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Burnout Affects More Young People Than Ever. Here’s What You Should Know.

March 1, 2024

teen burnout

In a previous blog article, I explained how fatigue is a frequently used but misunderstood term. Although fatigue is a highly complex condition, everyone you encounter over the course of a day seems to have a simple solution. Based on clinical experience treating people with fatigue, I can tell you with certainty that addressing fatigue is anything but simple.

Burnout is another frequently used term that’s applied to many different aspects of health and life. 

You could experience burnout from raising children and hustling them to different activities. You could experience burnout from caring for or even losing elderly parents. You could experience burnout from a stressful career and work schedule. 

Historically, burnout has been felt by people between the ages of about 30 to 60. This segment of the population is raising children during their prime working years. 

However, we’re seeing a level of burnout in clinical practice among individuals under the age of 30 that we’ve never seen previously. Burnout was not commonplace for this age group 20 years ago. Today, it’s affecting people ranging from adults in their 20s to teenagers and adolescents.

What Is Burnout from a Clinical Perspective?

Burnout is a reaction to chronic stress that involves feelings of emotional, physical, and mental exhaustion. Some people suffering from burnout feel a sense of extreme frustration or even failure. Stress can feel so overwhelming and unmanageable that it completely drains your energy, making it difficult to function on a daily basis. 

This can affect performance at school and work. You find it difficult to focus, remember, and complete tasks. You struggle to communicate. You constantly fall behind. You may become depressed and isolated. This only leads to higher stress levels.

Burnout causes biochemical imbalances that affect physical health. The fatigue you experience may cause you to turn to stimulants like coffee, sugar, or even drugs to get through the day. Burnout also affects the gastrointestinal system, which can lead to constipation, diarrhea, bloating, indigestion, and food sensitivity. Skin irritation, rashes, and poor sleep are common symptoms of burnout.

How to Approach a Young Person Who Shows Signs of Burnout

Unfortunately, older generations tend to dismiss burnout as young people being lazy. They can’t handle hard work. They’re coddled and entitled. As with many health conditions, criticizing and passing judgment on someone who is struggling with burnout only makes the problem worse.

Timing is very important. Try to speak with someone when they’re in a comfortable environment. Ask about their life. Naturally, people would much rather answer questions than hear something that might be perceived as judgment or jumping to a conclusion.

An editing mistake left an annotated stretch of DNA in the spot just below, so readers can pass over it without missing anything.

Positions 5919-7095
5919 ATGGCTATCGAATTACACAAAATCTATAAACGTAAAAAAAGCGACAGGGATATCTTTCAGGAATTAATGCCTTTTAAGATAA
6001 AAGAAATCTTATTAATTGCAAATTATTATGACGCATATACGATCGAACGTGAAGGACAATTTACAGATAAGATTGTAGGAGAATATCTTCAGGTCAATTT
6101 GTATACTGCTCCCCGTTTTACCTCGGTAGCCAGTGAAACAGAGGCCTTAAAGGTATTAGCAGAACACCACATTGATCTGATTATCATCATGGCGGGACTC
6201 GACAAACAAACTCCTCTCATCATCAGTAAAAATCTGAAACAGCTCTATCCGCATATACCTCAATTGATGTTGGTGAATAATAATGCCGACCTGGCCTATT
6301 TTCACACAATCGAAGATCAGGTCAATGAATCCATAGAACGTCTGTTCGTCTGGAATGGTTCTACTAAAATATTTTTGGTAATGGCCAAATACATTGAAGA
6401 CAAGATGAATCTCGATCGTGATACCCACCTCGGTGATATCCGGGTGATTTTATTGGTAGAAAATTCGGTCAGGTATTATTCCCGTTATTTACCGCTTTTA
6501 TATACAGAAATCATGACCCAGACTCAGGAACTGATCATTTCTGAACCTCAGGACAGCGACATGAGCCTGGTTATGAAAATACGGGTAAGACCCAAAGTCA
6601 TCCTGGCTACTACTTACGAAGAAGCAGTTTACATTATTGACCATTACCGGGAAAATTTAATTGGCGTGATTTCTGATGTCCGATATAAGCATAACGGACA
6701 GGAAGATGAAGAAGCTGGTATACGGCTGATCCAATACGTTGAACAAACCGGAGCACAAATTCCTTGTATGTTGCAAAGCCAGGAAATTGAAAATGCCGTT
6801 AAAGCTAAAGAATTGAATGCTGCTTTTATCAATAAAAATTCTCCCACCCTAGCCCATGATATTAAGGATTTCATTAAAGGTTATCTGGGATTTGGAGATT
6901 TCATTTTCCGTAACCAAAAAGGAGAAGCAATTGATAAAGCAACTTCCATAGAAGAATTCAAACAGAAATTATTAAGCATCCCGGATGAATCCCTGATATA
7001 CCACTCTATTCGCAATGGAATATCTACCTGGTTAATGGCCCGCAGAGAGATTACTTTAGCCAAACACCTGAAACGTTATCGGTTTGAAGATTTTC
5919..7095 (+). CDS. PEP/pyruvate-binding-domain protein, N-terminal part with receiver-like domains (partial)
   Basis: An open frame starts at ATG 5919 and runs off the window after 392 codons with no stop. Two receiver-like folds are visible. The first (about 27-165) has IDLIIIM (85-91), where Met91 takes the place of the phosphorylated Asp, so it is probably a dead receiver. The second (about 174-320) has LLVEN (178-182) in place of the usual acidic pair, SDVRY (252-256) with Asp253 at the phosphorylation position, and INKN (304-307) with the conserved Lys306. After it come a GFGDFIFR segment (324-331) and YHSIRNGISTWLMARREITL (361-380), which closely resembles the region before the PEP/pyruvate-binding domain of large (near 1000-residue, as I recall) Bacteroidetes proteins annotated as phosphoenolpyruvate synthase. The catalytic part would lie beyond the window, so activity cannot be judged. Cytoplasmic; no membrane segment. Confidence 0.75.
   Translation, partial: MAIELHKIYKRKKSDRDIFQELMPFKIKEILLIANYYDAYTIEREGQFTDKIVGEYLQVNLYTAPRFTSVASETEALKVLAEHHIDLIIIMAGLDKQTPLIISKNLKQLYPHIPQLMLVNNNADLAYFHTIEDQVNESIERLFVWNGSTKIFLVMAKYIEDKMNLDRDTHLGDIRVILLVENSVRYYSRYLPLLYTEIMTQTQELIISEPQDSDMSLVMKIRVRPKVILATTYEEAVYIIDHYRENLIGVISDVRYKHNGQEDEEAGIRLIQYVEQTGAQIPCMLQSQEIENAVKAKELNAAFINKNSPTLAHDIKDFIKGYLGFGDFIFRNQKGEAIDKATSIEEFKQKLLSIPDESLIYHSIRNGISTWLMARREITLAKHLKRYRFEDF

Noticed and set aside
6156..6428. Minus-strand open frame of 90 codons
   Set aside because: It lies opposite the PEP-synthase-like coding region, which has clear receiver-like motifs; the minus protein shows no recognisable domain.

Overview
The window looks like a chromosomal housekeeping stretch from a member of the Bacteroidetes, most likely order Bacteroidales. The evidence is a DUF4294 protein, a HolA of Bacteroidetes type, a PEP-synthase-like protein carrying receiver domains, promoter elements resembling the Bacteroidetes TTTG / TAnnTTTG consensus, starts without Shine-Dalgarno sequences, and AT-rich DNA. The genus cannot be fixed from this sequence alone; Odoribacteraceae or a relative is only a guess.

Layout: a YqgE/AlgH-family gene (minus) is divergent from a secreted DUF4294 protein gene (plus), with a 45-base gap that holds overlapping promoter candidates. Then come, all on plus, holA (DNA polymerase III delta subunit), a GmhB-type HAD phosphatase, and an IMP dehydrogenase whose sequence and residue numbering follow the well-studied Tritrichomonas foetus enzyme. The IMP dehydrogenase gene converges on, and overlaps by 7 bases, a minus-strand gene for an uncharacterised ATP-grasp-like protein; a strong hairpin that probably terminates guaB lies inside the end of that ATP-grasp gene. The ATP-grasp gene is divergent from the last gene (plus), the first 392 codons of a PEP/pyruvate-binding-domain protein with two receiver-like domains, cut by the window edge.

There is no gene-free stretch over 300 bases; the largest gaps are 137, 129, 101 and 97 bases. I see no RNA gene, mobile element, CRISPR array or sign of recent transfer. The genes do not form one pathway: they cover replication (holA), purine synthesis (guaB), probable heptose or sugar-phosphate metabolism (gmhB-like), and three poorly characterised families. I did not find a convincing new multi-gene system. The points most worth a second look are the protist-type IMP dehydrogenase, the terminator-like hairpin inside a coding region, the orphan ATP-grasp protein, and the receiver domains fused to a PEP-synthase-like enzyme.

This is why mental health counselors ask questions. Instead of telling them what you see, ask questions that lead them to discuss what you’ve been observing. And before you have that conversation, be prepared with a tangible action step, whether that involves providing them with helpful resources or suggesting they see a specific doctor.

Next Steps for Young People Struggling with Burnout

Addressing the biochemical imbalances that are affecting your quality of life is a critical step. These imbalances are crystal clear in blood tests. Let’s take care of the physical pain and discomfort with an integrative approach to care that accounts for your physical, nutritional, and psychological health.

We’ll look for objective improvements and measure your progress through blood testing, urinalysis, and neurotransmitter testing, which will show the precise level of imbalance and dysfunction caused by burnout.

Burnout can have serious long-term implications for young people, especially those whose body and brain are still developing and growing. Schools should be prepared to refer patients for burnout diagnosis and treatment. Every employer in American should encourage testing for burnout, not only for the well-being of their employees, but to improve their job performance.

If you or someone you know is showing signs of burnout, request a complimentary consultation at Natural Healthcare Center. We’ll review your health history and recommend the appropriate testing to identify imbalances that are affecting your well-being. Then we’ll develop a personalized treatment plan to help you feel like yourself again.

Dr. Proodian

Dr. James Proodian is an accomplished chiropractic physician, health educator, and professional public speaker who founded Proodian Healthcare Family of Companies to help people feel better, function better, and live longer. His expertise is in identifying clinical imbalances and restoring the body to health and functionality. Contact: jproodian@naturalhc.com or (732) 222‑2219.